Suppose we sketch out that thing that it is feared liberalism/progressivism will slipperily slide into. See if you don’t agree that the one thing every conservative swears up and down that he hates in all its many works and deeds, is anything resembling the following: [click to continue…]

The Geithner plan, as viewed from Oz

by John Q on March 27, 2009

My column in yesterday’s Australian Financial Review was about the Geithner Plan. It’s paywalled, but I often republish on my blog the day after (can a right like this be acquired by prescription) and I thought readers might be interested in this one.

[click to continue…]

The Department of Modest Proposals

by Henry Farrell on March 26, 2009

“Gideon Rachman”: identifies a hitherto unknown apparatus of Britain’s bureaucracy.

However, I have now discovered a genuine government department with a title straight out of Dickens – it is the Department of Sensitive Words. This excellent institution has been brought to my attention by a man who is trying to establish a think-tank and to use the word “Institute” in its title. Since my friend is still involved in sensitive negotiations with the Department of Sensitive Words, I have promised not to reveal his identity. The problem is that Companies House deems certain words as “sensitive” because they are thought to convey an impression of authority or trustworthiness. Institute is one such word; British is another. If you want to use a word like this you have to get special permission from a sub-unit of Companies House – the Department of Sensitive Words, which is based in Swansea. In true Dickensian style, this is not an easy process. Companies House does provide a few guidelines on sensitivity on its web-site (its chapter three). But there is no form you can fill in and no obvious criteria to fulfill. But this is probably for the best. You don’t want any old person calling themselves “British” or “Institute”.

This is an _excellent_ idea, and one which should have been implemented in the US decades ago. From Kim Phillips-Fein’s new book, _Invisible Hands: The Making of the Conservative Movement from the New Deal to Reagan_ (Amazon, Powells)

In 1962,the executive committee of the board of trustees recommended that [the American Enterprise Association] change its name to the American Enterprise Institute for Public Policy Research, so that it would no longer be confused with a “trade association” lobbying on behalf of business: the new name would “more accurately describe the nature and legal status of the organization.” An “association” sounded like the Chamber of Commerce or the National Association of Manufacturers – an institute, on the other hand, was austere, noble and pure.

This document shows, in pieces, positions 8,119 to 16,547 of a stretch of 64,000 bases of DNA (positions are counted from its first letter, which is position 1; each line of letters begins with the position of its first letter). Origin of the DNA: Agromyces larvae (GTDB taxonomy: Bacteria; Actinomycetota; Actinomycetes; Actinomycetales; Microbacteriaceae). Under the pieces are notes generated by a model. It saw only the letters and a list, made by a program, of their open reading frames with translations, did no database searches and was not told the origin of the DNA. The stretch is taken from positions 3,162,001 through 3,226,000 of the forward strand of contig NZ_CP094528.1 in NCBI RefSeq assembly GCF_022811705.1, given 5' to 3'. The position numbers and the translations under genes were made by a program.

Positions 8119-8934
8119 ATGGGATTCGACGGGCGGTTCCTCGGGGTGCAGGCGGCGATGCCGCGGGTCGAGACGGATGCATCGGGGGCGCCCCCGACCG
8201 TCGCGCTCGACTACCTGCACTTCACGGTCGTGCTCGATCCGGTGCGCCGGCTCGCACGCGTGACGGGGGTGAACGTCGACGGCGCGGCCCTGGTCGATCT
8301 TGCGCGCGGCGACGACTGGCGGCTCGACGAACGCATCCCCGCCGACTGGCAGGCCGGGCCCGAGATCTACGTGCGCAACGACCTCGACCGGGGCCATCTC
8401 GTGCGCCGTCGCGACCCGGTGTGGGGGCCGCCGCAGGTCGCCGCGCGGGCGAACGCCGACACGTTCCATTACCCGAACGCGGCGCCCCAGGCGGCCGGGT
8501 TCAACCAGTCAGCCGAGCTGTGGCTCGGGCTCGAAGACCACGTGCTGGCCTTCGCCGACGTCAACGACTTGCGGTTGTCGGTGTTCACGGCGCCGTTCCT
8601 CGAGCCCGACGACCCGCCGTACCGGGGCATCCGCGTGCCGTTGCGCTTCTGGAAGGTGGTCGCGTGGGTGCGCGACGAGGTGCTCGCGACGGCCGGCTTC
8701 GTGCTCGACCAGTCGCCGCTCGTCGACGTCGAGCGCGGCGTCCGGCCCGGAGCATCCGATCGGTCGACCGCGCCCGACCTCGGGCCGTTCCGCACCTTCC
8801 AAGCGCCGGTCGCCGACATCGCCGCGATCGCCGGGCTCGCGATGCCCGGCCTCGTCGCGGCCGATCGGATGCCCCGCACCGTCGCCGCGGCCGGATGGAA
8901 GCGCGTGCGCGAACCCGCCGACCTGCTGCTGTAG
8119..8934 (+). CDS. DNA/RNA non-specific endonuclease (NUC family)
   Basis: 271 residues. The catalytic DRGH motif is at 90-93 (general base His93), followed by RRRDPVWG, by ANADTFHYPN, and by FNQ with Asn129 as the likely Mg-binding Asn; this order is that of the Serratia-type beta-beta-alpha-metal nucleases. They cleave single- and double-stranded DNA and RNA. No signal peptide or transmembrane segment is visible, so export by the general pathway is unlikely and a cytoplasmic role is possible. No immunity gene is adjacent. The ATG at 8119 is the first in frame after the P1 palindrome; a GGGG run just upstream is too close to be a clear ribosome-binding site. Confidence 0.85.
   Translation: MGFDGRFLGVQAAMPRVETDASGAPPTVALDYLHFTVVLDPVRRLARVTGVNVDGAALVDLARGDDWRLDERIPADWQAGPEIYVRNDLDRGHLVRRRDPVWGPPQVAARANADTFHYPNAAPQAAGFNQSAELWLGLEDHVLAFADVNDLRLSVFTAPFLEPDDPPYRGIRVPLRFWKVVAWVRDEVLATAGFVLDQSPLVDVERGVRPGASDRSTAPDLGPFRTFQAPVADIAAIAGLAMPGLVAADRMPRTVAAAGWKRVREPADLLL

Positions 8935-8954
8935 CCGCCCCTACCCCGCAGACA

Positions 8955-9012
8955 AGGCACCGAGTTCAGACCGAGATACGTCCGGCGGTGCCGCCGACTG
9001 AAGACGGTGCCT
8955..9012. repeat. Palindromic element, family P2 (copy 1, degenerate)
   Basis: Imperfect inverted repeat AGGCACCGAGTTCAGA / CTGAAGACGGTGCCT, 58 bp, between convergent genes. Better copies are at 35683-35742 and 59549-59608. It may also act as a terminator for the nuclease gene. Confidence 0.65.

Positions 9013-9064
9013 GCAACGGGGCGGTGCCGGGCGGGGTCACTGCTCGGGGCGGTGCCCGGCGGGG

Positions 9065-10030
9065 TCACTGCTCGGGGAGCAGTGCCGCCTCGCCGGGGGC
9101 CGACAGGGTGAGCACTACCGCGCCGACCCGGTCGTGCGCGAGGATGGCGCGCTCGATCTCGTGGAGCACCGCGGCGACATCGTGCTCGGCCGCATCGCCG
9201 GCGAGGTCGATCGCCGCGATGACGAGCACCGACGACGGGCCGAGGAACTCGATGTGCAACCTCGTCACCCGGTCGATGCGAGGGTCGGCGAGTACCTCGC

Heaven forfend that the American Enterprise Institute would _ever_ be confused with a group of people shilling on behalf of business.

More generally, there is a real problem in a political system where an organization with a grand title such as Americans for Fairness, Liberty and Free Choice in the Workplace (this is an invented organization using some of the usual buzzwords – I imagine that lobbyists automate the process of name creation with a sekrit perl script) typically consists of nothing more than a few reams of letterhead and a time-share arrangement over some law office’s fax machine. Not only will consumers will end up confused by the profusion of astroturf groups, but the generation of such confusion is precisely the purpose. It is just this kind of market failure that governments are supposed to address.

Hence my modest proposal – that the Obama administration set up a similar office, with sweeping authority and immediate effect. I can see that libertarians might possibly get upset, but they really shouldn’t. After all, they suffer more than most from the market failure in question. The term ‘libertarian’ has been heavily debased over the last few years by groups and individuals who describe themselves as libertarians, but are committed to state torture of suspected bad guys, semi-ubiquitous surveillance of electronic communications and the like. One of the first tasks that the US Inter-Agency Task Force on Sensitive Words might set itself would be to institute a proper set of standards to police self-described libertarians, clearly distinguishing between libertarians themselves (the real thing), schmibertarians (those tacitly in favour of torture and surveillance), glibertarians (those who prefer not to think about political commitments that extend beyond a cheery embrace of Econ 101 as teh awesome) and Gibletarians (I _WANT_ SLOW THROTTLING!!! AND I WANT IT NOOWWWW!!!!!!). I can’t see how this wouldn’t improve our public discourse.

John Hope Franklin

by Kieran Healy on March 25, 2009

The historian John Hope Franklin has died at the age of 94. The Post’s Obituary notes, inter alia,

In 1985, Franklin was in New York to receive the Clarence Holte Literary Award for his biography of historian George Washington Williams, a 40-year project for which he was a runner-up for the Pulitzer Prize. The next morning, he and his wife were unable to hail a taxi in front of their hotel. Ten years later, when he was to receive the [Presidential Medal of Freedom], Franklin hosted a party for some friends at Washington’s Cosmos Club, of which he had long been a member. A white woman walked up to him, handed him a slip of paper and demanded that he get her coat. He politely told the woman that any of the uniformed attendants, “and they were all in uniform,” would be happy to assist her.

Here is From Slavery to Freedom.